Monday, 13 May 2013

When you're dying and you know it...

Clapping hands just somehow doesn't seem appropriate. It has been about six weeks since my world started turning in a different direction with the news that I have end stage renal disease. I am still processing what this means - at times numb; resigned; overwhelmed; and horribly sad. Even the moments of happiness are tinged with the stain of a gnawing awareness that there will be an end to this...a struggle to find meaning in any of it, that just won't come. I veer from wanting to hide under the covers to desperately reaching out - to share love, a funny story, a smile. Of course, we know we are mortal and that this ride doesn't last forever...but let me just say it becomes a new shade of real when a doctor sits at his desk and reminds you that you haven't asked him how long you have. (Answer: Months, a year...he can not say...) There is no cure - of course there are options - not a cure mind you, but options. Dialysis, transplants...one could give one's body over to a desperate and expensive bid to hang on...for months... years. Fighting the infections, side effects, drugs...until the moment when they just don't work anymore. While in the hospital, late at night, a nurse who knew I was struggling with an I.V. asked me gently whether I knew I could say "no". The concept was revelatory...I could choose, I had power in a powerless situation. So I told them to take it out and I understood in that moment no matter what comes next...nothing will happen unless I choose it. For now I choose to be here...and that is enough.

8 comments:

  1. You are incredibly brave, Michelle,for sharing your story. How very inspiring you are. I add my prayers to the thousands I'm sure you are bound to receive and will be following your posts as you continue your journey.

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    1. Thank-you Lee for your kind comment.

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  2. Dear Michelle: I truly admire your courage in coming forward with this painful part of your life. It seems to me that anorexia is a serious mental health problem where the person is acting against every natural instinct to love and preserve themselves - and feels very powerless to stop that cycle. Maybe it should be treated at that level. Do you agree with that conclusion or not?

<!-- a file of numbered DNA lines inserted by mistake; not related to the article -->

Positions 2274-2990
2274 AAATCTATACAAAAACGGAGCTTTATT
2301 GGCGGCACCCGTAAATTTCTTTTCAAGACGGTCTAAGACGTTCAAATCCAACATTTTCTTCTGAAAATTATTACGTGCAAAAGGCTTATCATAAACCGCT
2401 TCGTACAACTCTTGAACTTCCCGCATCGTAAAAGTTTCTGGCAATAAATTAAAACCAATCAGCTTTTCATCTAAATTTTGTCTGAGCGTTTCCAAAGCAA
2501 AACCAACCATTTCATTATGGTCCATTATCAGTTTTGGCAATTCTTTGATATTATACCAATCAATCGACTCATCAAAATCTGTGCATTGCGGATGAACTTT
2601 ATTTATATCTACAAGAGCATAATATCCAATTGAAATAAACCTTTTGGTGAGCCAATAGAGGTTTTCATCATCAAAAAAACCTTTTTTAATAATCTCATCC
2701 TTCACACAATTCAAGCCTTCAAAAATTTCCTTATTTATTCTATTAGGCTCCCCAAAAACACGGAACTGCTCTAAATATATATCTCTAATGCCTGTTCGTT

From Doreen Gee, starjumper935@gmail.com

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    1. Thank you for your note Doreen. I would say that I believe it seems much more straightforward to treat our bodies than our minds. And yes, it is a serious mental health issue. I don't want to suggest treatment isn't possible - because I know people do overcome it...I am really only sharing my personal experience. Thank you again for responding...

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  3. Hi Michelle --
    We worked together at the Ministry of Health way back in the late 90s. I stumbled across your blog, through Stephanie Slater somehow? And just wanted to let you know that I'm thinking about you and would love to get together for coffee. Who knows how/what our life paths will take and I admire how you're sharing your story here. I'm on gmail, and LinkedIn too. I couldn't find any other email to contact so posting here. :-)

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    1. Thanks so much for this...it has been ages...it is true that we just don't know where our stories will take us...will keep an eye out for you...

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  4. Hi Michelle; Thank you for sharing your incredible journey. May you continue to find peace and love with friends and family.

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    1. Thank you so much for your very kind words, Carrie...wishing you love and peace at this special time of year. Xo always...

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